PODIATRY NEWS & REVIEW:
By Columnist Andrea Castello – Biomechanical, Sports and Paediatric Podiatrist:
Photo Credit: Jenny Lee Silver 2006 – Plantar Wart:
Rainy and windy days, short days and long nights, heaters and red wine, this is winter to me. As a podiatrist though, winter also signals the onslaught of wart cases into the clinic. Whether it is a child who is doing swimming lessons at indoor locations or gym junkies taking their training indoors because of the cold weather, winter seems to be the season of warts.
How are Warts Caused?
Warts, otherwise known as verrucae, are due to a viral infection. The virus in question is the human papillomavirus (HPV-1), and this infection causes lesions to form on the skin and quite commonly on the skin.
Warts are most common in children but can present at any age, especially for people with finer skin that is more easily damaged and those that are run down or immunosuppressed (think pregnant women or emotionally stressed individuals).
How Do You Get Warts?
Warts spread in public areas such as swimming pools, change rooms and public bathrooms. They are usually spread by scratching them or being in direct contact with other people who have warts.
Some warts go away on their own without treatment but quite often, without medical care, they can increase in size and depth and can multiply and spread. They can also become painful if left untreated. Generally speaking, the longer warts are left untreated, the more stubborn they can be to remove. One rule I’ve heard about over my time about how long it takes to resolve a wart is “take the time you have had the wart and double it.”
Where are Warts Found?
Warts are found on the soles of the feet. They are usually small hard bumps that can have black dots in them. Often warts are misdiagnosed as corns (and vice versa) and therefore should be properly diagnosed by a medical professional. Some simple differences between warts and corns include:
- Warts are painful to squeeze, and corns are painful to apply direct pressure to
- Warts often have small black dots in the centre of them
- A wart can be found anywhere on the foot, and corns occur only in pressure areas or over bony prominences
In many instances, the papillomavirus lays dormant in the body without any sign of a wart. In this way, it behaves similarly to the herpes virus (think a cold sore). Warts are infectious, however for infection to occur in someone who doesn’t have the virus there generally needs to be a break in the skin to facilitate entry.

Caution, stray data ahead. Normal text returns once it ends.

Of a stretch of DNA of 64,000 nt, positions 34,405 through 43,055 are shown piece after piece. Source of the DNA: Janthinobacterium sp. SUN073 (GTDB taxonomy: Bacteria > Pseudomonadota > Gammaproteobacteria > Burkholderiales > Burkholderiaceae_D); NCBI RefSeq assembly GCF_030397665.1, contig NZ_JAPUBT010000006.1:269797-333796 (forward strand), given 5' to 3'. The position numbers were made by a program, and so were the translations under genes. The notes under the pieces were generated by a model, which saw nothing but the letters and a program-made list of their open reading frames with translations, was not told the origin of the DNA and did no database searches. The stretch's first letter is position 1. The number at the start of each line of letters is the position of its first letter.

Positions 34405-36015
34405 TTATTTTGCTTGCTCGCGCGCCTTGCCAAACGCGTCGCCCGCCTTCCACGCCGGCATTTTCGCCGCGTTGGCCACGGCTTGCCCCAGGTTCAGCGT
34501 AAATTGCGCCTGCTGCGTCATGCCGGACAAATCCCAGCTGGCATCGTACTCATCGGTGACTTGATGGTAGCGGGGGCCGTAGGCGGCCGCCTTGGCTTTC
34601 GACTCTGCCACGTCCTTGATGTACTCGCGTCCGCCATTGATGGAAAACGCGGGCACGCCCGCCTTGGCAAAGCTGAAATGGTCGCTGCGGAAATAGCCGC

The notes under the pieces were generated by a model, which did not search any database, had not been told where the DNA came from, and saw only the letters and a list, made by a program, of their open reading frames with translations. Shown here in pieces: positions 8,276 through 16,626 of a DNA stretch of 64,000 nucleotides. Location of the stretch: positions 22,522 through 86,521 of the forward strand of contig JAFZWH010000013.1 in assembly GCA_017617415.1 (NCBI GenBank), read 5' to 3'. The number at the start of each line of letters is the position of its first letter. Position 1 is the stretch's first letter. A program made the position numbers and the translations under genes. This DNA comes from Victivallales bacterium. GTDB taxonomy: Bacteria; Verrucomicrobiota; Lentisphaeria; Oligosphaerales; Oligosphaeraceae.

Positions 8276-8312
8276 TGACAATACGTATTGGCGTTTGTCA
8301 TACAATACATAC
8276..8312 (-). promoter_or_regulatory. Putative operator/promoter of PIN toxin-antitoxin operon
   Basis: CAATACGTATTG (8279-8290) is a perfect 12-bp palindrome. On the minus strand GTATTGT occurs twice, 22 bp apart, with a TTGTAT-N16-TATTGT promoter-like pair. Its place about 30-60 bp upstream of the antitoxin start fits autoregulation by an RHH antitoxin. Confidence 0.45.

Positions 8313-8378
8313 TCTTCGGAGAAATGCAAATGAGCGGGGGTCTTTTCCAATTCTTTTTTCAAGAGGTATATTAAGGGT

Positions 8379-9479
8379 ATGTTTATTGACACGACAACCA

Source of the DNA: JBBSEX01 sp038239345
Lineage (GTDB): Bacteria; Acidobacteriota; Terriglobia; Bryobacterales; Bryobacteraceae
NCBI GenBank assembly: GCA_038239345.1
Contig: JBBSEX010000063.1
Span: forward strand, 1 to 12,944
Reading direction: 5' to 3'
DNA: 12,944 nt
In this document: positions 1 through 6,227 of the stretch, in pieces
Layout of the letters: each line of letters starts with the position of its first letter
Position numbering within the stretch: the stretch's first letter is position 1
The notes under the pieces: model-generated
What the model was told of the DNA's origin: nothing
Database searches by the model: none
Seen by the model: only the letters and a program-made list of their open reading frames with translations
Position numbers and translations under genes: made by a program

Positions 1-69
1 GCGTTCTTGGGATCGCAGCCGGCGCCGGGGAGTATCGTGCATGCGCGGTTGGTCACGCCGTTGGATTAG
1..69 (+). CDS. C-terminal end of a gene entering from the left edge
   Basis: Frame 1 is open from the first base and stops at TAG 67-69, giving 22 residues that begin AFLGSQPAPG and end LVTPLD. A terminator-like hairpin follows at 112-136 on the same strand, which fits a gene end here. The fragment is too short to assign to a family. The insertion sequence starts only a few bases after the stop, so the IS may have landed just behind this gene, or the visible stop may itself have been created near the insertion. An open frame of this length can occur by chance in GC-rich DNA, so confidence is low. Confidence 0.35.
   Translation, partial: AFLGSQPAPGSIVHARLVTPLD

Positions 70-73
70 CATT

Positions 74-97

How are Warts Treated?
In our clinic, we have several different treatment options that we use to remove warts, many of which do not cause any discomfort.
These treatment options may include:
- Natural therapies such as Thuja,
- Cryotherapy or freezing such as Histofreezer or Liquid Nitrogen,
- Chemical or acid based treatments like salicylic acid and silver nitrate.
Other options include cautery or burning and surgical removal.
As with all health issues, if unsure, consultation with a podiatrist or medical professional will enable you to decide whether the wart requires treatment and what the most appropriate option is for you.
About Our Podiatry News and Review Columnist
Andrea Castello graduated from the University of South Australia in 1999 and has worked in the public and private sectors in both the country and the city. After completing a Masters Degree in Health Services Management in 2006, Andrea decided it was time to put his education to work and start his own practice, which culminated in the inception of AC Podiatry in late 2007. Since then it has grown to include 8 clinics employing 11 podiatrists.
As a podiatrist, Andrea has spent much of his professional career refining his skills with particular attention given to biomechanical, sports and paediatric podiatry. In addition to standard podiatric skills, Andrea has also completed numerous workshops in Dry Needling and Mobilisation. He is a member of Sports Medicine Australia, the Australasian Academy of Podiatric Sports Medicine, a Mentor to final year students and new graduates, and is currently the podiatrist for the Central District Football Club in the South Australian National Football League.
Disclaimer: The information published in this column is the author’s own professional and personal knowledge, and opinion. This information and opinion are not intended to be a substitute for professional medical advice, diagnosis or treatment of any manner. Always seek the advice of your physician or another qualified health provider with any questions you may have regarding any medical condition and consult a qualified medical professional before beginning any nutritional program or exercise program. Never disregard professional medical advice or delay in seeking it because of something you have read on InShape News.